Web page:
By Kim Longden
Oswald Chambers, a preacher who lived in the late 1800’s, says:
A child’s awareness is so absorbed in his mother that although he is not consciously thinking of her, when a problem arises, the abiding relationship is that with the mother. In that same way, we are to “live and move and have our being” in God (Acts 17:28), looking at everything in relation to Him…
Anyone who has been the mom of very young children has likely experienced this complete absorption that Oswald Chambers speaks of. A crying baby can be calmed just by seeing his mother’s face and taken into her arms. A toddler brings every worry, boo-boo, and problem to momma with the confidence that she can make it better. How much little children abide in, and focus on, their mother can be beautiful, awesome, overwhelming, and exhausting all at the same time (especially if you are the mother!).
I’ve observed our littles cling to me during their younger years, and that image has stuck with me: we abide in God as a young child abides in their mother.
Recently, our four-year-old daughter had a medical procedure to close a hole in her heart. In the days leading up to the procedure I explained to her what would happen as best as I could. She seemed totally fine with everything, and as I inwardly found my own nervousness growing, I asked her if she was nervous. “Yeah, a little,” she cheerfully replied, “but I know you’ll be with me, so it’s OK.”
I was immediately reminded of these words by Oswald Chambers. Here my little girl was, walking into a situation that she didn’t fully understand, filled with unknowns, but she knew that her momma would be with her; and that was enough for her to trust.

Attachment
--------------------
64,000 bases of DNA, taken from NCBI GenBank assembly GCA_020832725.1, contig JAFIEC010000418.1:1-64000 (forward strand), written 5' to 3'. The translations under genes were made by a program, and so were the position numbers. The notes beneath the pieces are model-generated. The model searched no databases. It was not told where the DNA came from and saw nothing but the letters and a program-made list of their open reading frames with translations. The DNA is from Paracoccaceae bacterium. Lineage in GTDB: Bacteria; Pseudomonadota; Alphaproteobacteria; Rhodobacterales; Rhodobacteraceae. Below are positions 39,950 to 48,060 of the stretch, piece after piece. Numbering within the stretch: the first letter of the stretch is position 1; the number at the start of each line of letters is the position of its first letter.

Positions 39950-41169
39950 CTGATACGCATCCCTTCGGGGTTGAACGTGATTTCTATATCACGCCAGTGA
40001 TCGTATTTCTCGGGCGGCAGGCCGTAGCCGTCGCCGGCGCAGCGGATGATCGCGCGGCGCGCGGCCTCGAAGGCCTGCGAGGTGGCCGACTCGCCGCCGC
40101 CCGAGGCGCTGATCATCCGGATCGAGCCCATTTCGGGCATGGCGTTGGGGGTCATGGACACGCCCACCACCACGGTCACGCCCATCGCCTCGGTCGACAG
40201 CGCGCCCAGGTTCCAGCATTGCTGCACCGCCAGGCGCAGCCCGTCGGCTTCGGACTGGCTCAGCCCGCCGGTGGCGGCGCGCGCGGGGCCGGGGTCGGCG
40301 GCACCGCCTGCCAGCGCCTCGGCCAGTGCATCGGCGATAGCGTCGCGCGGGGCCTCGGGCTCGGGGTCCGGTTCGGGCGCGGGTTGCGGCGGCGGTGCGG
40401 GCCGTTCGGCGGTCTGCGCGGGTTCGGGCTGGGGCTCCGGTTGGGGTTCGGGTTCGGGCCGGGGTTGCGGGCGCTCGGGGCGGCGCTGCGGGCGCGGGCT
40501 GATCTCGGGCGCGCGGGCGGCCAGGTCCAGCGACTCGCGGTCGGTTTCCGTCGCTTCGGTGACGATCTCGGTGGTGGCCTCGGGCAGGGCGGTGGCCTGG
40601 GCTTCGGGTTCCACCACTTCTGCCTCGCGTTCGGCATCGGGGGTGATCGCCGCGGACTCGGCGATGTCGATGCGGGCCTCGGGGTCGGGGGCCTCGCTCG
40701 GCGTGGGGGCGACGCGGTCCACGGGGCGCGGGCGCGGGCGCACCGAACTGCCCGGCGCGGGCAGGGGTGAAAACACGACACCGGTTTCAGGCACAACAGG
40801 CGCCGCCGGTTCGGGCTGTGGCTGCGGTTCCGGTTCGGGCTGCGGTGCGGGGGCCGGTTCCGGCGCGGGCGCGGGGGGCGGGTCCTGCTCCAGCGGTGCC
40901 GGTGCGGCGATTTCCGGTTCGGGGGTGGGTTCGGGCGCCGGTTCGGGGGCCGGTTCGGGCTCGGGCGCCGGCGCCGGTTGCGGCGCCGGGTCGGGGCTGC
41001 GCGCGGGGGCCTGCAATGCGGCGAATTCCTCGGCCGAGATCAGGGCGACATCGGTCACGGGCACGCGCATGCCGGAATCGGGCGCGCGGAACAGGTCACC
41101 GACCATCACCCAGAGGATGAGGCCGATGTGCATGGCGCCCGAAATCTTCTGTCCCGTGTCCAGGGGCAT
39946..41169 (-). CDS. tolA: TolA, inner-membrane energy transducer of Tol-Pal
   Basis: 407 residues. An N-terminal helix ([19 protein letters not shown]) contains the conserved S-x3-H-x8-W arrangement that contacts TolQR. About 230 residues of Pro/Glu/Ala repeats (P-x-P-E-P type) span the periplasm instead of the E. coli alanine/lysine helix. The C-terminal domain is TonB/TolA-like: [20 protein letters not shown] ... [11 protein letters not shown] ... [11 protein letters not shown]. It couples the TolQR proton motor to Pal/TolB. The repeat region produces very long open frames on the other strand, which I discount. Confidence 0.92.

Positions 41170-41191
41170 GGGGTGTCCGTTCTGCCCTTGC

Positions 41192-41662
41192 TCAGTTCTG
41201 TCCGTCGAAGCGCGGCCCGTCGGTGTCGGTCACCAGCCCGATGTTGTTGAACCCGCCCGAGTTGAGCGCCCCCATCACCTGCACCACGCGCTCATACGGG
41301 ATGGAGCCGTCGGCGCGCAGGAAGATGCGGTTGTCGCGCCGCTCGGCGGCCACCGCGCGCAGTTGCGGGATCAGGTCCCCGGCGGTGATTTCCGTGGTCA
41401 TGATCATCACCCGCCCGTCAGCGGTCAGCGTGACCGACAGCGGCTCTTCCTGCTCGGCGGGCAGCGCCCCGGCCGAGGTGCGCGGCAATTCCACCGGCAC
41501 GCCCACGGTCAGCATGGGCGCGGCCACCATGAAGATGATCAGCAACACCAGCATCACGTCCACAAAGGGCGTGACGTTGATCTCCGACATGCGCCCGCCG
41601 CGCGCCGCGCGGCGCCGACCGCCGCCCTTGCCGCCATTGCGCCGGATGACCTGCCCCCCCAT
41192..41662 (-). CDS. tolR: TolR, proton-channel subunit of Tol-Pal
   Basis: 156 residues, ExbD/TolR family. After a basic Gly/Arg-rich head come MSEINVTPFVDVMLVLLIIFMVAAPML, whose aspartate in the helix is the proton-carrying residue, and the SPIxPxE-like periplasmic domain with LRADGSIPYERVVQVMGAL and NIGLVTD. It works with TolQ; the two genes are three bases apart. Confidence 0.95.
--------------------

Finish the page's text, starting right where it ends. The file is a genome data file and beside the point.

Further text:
As the faith of little children often does, this demonstration of trust made me pause and reflect. What if I looked at God the same way little children look at their mommas? What if, instead of stewing about whether we had chosen the right hospital, or how COVID stuff would play into all of this—what if I just remembered that God would be with us, so it would all be OK? What if I had the faith of a child and could walk into situations that I don’t fully understand, filled with unknowns, and just… trust?
As the date of the procedure came closer and we walked through each step of preparation (made a bit trickier due to COVID precautions), I kept thinking of my daughter’s perspective during these new and unknown situations. “I’m nervous, but God is with us, so it’s OK.”
Finally, the big day came, and it was time for the doctor to have one last consultation before taking her back to the operating room. After discussing everything, he unexpectedly folded his hands and asked if he could pray with us. Our doctor then committed the procedure to God’s care.
I smiled with tears in my eyes thinking about all my stewing over whether we had picked the right physician for my daughter. Momma would be with her right until she fell asleep, but Jesus had confirmed that He had been and would be with her the whole time. No matter what happened, she would not walk through any of this alone.
God is so good! And the Spirit reaches into our lives to comfort and reassure us! Thank you, Jesus!
So now as I continue to walk forward in life through the many unknowns and situations I don’t understand, I pray that I’ll remember the way my littles have abided in me. May their childlike faith be an example for me to abide in God this same way, with utter dependence; to say, “I’m nervous, but God is with me so it’s OK” and just… trust.
Great reminder of the comfort we give up when we don’t fully trust God.
Beautifully written … and experienced, Kim. 💕